Miura, Kentaro. Berserk. Vol. 13. Trans. Duane Johnson. Milwaukie: Dark Horse Manga and Digital Manga Publishing, 2006. Summary
: One by one, the members of the Band of the Hawk are devoured by demons, and a helpless Guts is forced to watch as a Griffith, now resurrected as the fifth member of the Godhand, rapes Casca. But before the two can be destroyed utterly, the Skull Knight rescues them. Guts awakens to discover that Casca, traumatized, has reverted to an infantile state and that he has been marked for sacrifice. Comments
: Holy eroguro rape scene!!! Man, they just don't do those like they used to, now do they? (You may think that the ginorme censorship sticker pasted smack on the middle of the cover is just annoying and silly, but let me assure you that, this time, we've got a beautiful example of truth in advertising on our hands here.) And, yes, we've got every standard eromanga angle represented. However, lest you worry yourself that this is merely another case of beautiful woman being exploited by gross beasties for the sole benefit of a vast contingent of oversexed but frustrated misanthropic male readers, I will also assure you that the scene is pivotal plot material AND has tremendous emotional weight. Unlike the works of Maeda Toshio, that often combine eroguro with tasteless levity (as if humor deflects the social trespass of drawing a young girl being raped by a monster), Miura's Berserk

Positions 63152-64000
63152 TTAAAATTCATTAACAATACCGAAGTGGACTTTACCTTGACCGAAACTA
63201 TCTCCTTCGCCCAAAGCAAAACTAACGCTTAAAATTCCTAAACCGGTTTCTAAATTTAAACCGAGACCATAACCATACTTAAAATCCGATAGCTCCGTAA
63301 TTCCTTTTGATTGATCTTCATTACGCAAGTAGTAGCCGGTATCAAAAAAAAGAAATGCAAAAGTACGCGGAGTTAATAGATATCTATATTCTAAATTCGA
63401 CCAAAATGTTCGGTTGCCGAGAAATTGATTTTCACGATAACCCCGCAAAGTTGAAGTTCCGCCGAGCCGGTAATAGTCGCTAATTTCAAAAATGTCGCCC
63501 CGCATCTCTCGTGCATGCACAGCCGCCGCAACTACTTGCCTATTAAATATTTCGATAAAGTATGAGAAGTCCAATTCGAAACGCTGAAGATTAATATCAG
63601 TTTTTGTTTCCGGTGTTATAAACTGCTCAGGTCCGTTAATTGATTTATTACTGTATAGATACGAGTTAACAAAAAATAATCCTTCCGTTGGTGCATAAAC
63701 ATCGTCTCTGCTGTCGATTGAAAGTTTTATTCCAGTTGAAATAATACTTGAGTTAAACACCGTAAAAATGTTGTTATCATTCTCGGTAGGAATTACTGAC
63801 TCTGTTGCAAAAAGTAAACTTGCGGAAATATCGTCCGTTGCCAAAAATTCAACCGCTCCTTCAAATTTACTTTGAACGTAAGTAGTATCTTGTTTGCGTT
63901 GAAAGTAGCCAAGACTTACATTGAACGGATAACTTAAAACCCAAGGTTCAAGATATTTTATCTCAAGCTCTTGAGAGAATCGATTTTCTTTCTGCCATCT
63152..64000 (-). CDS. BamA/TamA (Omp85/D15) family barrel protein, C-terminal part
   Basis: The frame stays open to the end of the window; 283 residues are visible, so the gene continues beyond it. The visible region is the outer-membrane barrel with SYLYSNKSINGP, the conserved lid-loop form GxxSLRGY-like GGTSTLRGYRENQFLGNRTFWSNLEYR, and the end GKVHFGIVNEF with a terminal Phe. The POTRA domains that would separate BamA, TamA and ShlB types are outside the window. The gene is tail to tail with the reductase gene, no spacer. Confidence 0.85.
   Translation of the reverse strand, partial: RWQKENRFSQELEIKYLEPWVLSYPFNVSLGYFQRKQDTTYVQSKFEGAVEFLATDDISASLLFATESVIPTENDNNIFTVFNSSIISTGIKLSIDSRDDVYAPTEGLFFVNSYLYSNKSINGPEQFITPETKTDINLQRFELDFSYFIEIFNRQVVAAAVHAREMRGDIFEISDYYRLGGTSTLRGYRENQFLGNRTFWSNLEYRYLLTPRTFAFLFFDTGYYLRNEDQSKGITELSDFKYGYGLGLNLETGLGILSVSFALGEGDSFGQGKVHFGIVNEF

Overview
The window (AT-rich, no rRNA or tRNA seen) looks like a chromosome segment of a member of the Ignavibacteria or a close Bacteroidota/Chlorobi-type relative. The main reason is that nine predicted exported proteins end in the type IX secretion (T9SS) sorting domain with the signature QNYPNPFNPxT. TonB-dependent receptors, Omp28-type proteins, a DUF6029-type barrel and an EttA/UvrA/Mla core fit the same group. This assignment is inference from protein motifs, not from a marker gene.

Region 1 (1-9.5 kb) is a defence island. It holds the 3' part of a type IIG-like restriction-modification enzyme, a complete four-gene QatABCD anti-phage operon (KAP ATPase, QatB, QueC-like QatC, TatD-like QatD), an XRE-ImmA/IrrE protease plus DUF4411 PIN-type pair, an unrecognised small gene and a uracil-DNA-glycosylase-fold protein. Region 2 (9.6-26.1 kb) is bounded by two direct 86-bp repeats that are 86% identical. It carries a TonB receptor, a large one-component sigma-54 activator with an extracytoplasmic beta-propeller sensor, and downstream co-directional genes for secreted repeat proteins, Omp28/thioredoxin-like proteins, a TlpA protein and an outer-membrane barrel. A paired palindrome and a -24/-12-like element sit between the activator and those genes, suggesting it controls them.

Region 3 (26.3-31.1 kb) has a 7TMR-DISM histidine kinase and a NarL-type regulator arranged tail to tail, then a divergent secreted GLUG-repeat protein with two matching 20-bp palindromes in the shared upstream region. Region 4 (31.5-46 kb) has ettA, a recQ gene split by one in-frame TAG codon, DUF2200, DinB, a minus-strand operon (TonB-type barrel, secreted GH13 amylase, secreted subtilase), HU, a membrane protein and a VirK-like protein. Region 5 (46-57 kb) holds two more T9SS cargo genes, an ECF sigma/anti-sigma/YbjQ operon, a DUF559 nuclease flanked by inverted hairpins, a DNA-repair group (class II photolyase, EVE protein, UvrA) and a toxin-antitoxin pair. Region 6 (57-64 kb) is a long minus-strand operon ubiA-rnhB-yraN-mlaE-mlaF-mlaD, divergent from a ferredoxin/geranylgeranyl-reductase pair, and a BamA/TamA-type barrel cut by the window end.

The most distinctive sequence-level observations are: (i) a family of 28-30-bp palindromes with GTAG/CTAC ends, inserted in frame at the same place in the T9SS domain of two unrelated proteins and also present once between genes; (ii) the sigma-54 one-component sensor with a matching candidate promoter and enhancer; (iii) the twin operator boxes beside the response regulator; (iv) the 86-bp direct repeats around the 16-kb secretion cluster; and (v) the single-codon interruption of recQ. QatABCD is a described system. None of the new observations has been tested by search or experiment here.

boasts a scene that is a RAPE scene first and foremost--Guts literally saws off his own arm trying to save Casca, and the otherwise strong-willed Casca's in a permanent state of nervous breakdown afterwards--and it underlines the magnitude of Griffith's transformation into Evil Incarnate and betrayal of his friends. Should the reader dare get his rocks off, he's confronted with the enormity of the deed depicted two chapters later.
And, of course, Griffith/Femto stares Guts down the entire time he's doing it. (Cue the sound of yaoi fans drooling.) Talk about hero, villain, and girl caught in the middle! Normally, the hero and the villain fight over the girl, but, in this case, the villain wants the hero for himself (whether sexually or platonically is immaterial--so use your imagination). All throughout the series, the girl worships the villain; he only starts wanting her in return when she takes the hero's primary loyalty/devotion away from him. Rant all you like about stereotypical "homosexual threats," but this sort of plot framework is quite daring and unusual for a seinen manga series. Notes
: B6 paperback, 1st American edition, 1st printing; first published in Japan in 1997 Rating
- The conclusion to the Eclipse story arc. Stunning and simply NOT to be missed.